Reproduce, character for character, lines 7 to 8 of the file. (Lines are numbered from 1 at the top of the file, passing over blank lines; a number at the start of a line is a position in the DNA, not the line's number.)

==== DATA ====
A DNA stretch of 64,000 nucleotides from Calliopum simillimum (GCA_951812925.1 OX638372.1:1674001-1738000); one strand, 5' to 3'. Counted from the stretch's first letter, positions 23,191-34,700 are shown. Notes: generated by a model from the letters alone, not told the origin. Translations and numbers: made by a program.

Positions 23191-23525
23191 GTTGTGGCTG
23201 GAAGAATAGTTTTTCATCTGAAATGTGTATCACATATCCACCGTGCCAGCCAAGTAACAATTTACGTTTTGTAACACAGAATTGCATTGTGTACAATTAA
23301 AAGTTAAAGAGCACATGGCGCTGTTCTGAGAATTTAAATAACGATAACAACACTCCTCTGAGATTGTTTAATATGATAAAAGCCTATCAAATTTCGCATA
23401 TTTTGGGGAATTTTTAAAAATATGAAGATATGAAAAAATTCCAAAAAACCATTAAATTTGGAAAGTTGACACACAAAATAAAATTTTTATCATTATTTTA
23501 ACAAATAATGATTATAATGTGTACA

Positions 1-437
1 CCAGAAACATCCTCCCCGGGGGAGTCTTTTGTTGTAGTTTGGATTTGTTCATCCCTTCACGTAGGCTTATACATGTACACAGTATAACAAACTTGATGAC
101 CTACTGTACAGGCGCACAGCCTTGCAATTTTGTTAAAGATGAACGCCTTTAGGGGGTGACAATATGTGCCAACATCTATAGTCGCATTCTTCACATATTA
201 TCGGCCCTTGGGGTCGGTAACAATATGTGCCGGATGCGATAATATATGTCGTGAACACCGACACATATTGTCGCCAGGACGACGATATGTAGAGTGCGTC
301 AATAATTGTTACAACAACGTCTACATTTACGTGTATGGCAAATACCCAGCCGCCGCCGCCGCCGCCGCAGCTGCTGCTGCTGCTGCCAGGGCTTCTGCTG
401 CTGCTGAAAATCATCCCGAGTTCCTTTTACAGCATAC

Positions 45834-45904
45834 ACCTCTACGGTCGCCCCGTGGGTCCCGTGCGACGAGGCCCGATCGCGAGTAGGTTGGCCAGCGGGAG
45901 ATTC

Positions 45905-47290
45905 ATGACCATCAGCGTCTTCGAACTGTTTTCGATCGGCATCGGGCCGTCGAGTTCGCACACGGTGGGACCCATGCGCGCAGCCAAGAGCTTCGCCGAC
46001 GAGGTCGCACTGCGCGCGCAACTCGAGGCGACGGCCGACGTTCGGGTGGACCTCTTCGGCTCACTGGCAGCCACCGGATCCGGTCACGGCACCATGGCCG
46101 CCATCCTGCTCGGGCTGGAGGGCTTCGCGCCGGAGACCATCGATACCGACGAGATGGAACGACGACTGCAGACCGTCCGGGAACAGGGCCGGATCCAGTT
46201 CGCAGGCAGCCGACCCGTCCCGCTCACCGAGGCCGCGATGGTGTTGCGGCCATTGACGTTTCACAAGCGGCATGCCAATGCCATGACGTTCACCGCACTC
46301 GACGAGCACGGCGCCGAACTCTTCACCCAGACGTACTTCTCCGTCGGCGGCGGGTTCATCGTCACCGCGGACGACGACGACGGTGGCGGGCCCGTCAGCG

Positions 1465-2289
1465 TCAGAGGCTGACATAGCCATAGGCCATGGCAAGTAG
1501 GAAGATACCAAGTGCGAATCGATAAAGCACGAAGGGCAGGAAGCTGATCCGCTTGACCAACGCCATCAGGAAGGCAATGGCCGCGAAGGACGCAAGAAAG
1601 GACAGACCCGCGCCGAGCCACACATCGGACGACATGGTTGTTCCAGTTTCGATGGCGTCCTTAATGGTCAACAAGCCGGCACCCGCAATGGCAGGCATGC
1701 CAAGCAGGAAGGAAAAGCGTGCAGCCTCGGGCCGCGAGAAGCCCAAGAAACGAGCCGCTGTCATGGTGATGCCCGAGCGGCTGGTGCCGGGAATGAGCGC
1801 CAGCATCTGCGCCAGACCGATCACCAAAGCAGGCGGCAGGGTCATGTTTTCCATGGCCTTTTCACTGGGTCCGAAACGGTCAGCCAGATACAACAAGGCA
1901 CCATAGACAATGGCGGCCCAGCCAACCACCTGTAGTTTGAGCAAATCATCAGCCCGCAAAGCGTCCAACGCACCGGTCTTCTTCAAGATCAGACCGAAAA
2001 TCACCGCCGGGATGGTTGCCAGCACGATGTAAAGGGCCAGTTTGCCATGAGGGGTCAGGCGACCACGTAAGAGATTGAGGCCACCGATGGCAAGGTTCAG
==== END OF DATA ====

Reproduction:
23501 ACAAATAATGATTATAATGTGTACA

Positions 1-437